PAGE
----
July 1st marks the anniversary of Canada celebrating 150 years of being a united country. The Big Book of Canada explores the whole area, province by province, showcasing Canada’s beautiful terrain, inspiring history and how each region is distinguished by its very own unique culture.
From previously visiting Toronto, I’ve already been exposed to the serene beauty and diversity that the vast land holds. The Big Book of Canada succeeds in portraying a realistic and engaging representation of the country; from Newfoundland to Quebec to Ontario, we are taken on a journey to discover each region, people, history, landscape, wildlife and government.
Being a horse lover, I must say I was extremely fascinated by stumbling upon the local wild horse residents located in Sable Island and discovering Bronco Busting (a rodeo event where the rider seeks to stay on a bucking horse) in Calagary. With additional illustrations by Bill Slavin, the essence of this great country is brought to life before our very eyes. A kind of nostalgia is invoked by Slavin’s use of pastel watercolours and soft strokes – reminiscent of a memory becoming gently reborn.
Interestingly, each region has a list comprising of its most notable moments in history. For example, on Prince Edward Island, it was revealed that in the 60s the Confederation Centre for the Arts opened its doors in celebration of the hundredth anniversary of the Charlottetown Conference. One of the greatest hits of its theatre festival was the long-running musical Anne of Green Gables!
It seems that Canada’s regions possess a profound creative streak… In Nova Scotia, their favourite song is a kind of old sailor chant, most commonly known as ‘Farewell to Nova Scotia’; a lament to the poor sailors who were obliged to set sail once more… I found the song remarkably delicate and beautiful, in addition to effortlessly capturing the life and atmosphere of the people living in that time.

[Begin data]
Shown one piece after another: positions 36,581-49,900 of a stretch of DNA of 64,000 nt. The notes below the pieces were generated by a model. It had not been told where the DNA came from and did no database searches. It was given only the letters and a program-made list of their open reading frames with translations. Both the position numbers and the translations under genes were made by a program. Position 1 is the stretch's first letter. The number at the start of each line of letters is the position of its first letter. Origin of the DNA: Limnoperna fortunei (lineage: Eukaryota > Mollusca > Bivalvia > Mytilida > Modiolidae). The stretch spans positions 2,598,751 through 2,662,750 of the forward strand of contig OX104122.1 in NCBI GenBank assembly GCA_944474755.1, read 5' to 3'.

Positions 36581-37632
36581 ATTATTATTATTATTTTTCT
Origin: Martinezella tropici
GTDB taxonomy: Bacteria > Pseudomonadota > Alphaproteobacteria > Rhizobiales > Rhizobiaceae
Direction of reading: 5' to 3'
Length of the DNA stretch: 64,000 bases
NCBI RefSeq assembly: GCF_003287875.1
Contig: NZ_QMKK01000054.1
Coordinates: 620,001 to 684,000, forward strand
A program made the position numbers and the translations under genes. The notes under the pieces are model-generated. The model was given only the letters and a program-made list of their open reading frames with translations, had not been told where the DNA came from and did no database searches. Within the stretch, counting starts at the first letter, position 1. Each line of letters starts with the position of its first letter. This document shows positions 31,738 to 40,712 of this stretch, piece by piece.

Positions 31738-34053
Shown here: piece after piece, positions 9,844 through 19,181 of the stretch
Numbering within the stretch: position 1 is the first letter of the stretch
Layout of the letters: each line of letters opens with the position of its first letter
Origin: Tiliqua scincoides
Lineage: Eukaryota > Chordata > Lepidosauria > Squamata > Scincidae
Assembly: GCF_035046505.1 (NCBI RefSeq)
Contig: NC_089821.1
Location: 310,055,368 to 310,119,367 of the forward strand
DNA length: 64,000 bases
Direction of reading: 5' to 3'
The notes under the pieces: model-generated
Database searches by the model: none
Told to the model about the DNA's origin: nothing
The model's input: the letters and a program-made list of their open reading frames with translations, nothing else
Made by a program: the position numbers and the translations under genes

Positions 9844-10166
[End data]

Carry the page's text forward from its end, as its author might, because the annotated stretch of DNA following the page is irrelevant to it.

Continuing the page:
Fascinatingly, I also learnt that some areas had their own slang. In Newfoundland and Labrador, ‘it is said that when two fishers meet, all they will say is ‘Arn?’ and ‘Narn!’’ Apparently, they are talking about fish! Arn means ‘any’ and Narn mean ‘none. More intriguing is the fact that ‘Dumbledore’ was used to describe a bumblebee! Any fans of Harry Potter, such as myself, will find this little nugget of information most amusing! Is it possible that J. K. Rowling found inspiration for the name of the famous headmaster of Hogwarts from the language of Newfoundland’s fishermen?
I could go on – there is much to uncover in the extensive provinces of Canada – but by the time I finish, you might have a few extra grey hairs than when you first arrived… This in-depth, informative and captivating book is perfect for a wide and varied audience. The Big Book of Canada covers every topic of interest, including marine conservation, the famous and infamous, such as, Margaret Atwood, and a ‘Never Try This Yourself’ section (I’ll let you discover that one yourself). If the children need some entertaining over the upcoming Easter holidays, maybe try this one out on them, and wait for that sweet silence to finally descend…
(£29.99, h/b, 256pp, 9781101918944)
Post by Sarah